"To be honest, I thought it would be a lot harder. We're pretty lucky, Lola's a pretty good sleeper and she's a pretty happy baby, and she's a bit of a favourite amongst the Doggies people. Pretty blessed to have such an easygoing baby," Johannisen said.

    Luke Beveridge says the AFL should have consulted more widely before changing the interpretation of holding the ball.
    "She's got about 44 different uncles now. I've seen some of the younger boys with her and how good they are with kids and probably get the younger boys a bit clucky.

    "It's pretty special watching all the little kids grow up and spend time together. Everyone's sort of gotten a lot closer ... because we've been through so much in the past three months."

    Among the bonding experiences have been several fantasy football drafts, which help take the Dogs' players' minds' off hub life.

    But there is no fantasy about the equation facing the Dogs, with finals football beckoning again.

    The 2016 Norm Smith medallist will be 28 in November, but there is no sense that he is willing to rest his laurels on the famous events of four years ago.

    "Whenever any player gets that taste of success, you sort of go crazy wanting another one. Our mindset's still the same, to win another premiership. And not make the club go through another drought where you have to wait another 60 odd years," he said.

    Johannisen made his name as a dashing half-back flanker, and while he still has that string to his bow, he has been comfortable changing gears.

    "My role this year's been slightly different, a bit more defensive in the first half of the year, especially with Caleb Daniel being so good with ball in hand. I probably sit back and have more of a defensive role, and just lately in the last couple of weeks moved up the ground and played a bit of midfield and forward time. As a team we've noticed we could probably do with some speed on the wings and in the forward line. Personally I'm happy playing anywhere."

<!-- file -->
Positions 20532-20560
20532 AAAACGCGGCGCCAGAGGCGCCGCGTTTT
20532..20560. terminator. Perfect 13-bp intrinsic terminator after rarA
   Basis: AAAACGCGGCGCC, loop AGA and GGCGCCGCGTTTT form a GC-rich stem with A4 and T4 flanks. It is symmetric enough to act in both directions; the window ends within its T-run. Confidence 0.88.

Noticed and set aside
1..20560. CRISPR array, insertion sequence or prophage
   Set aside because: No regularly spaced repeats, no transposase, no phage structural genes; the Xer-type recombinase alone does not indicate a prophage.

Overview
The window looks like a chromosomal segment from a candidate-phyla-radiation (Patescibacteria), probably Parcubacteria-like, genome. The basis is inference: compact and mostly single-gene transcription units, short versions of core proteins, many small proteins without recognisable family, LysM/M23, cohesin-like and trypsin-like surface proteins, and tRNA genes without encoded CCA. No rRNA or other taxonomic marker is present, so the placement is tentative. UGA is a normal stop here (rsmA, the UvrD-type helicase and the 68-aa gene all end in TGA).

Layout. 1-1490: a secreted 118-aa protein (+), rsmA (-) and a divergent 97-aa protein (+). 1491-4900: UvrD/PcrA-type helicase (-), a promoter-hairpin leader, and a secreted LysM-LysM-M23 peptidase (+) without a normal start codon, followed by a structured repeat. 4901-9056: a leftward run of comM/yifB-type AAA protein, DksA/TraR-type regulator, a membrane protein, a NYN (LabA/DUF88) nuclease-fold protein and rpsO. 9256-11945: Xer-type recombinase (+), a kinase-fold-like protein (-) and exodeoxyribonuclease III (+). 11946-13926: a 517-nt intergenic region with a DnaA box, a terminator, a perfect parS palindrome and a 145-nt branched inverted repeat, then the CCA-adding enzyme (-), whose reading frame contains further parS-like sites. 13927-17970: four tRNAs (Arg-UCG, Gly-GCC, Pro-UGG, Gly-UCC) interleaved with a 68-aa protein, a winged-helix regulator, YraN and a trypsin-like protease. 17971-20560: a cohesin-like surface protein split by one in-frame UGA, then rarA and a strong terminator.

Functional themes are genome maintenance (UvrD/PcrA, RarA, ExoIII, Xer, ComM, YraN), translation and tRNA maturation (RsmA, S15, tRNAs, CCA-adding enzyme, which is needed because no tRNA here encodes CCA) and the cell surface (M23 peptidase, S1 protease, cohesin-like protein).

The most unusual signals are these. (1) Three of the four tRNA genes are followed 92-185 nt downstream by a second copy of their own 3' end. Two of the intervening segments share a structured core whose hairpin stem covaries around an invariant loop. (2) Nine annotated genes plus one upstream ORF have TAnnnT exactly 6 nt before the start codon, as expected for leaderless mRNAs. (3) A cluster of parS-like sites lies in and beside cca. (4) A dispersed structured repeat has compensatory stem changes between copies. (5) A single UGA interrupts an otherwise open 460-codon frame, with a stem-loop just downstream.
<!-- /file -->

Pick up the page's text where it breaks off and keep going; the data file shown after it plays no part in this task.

Last edited by GVGjr; 19-09-2020 at 10:39 PM. Reason: image added

  2. Thanks bornadog, Bulldog4life, Eastdog, Mofra thanked for this post
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  3. #2
    Join Date
    Nov 2006
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    Re: Johannisen speaks up, for his daughter

    Becoming a dad to a daughter changes your life. You never look at things the same ever again
    Bright eyed and bushy tailed at least for another hour

  4. Likes chef, bornadog, WBFC4FFC liked this post
  5. #3
    Join Date
    May 2008
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    Re: Johannisen speaks up, for his daughter

    JJ is a legend.
    - RIP Goldstein for 2021 First - 2020-2020 -

  6. Likes bornadog liked this post
  7. #4
    Join Date
    Mar 2012
    north-west willy
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    Re: Johannisen speaks up, for his daughter

    love ya jj

  8. #5
    Join Date
    Feb 2012
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    Re: Johannisen speaks up, for his daughter

    Great stuff JJ! Hoping you have a ripping game today.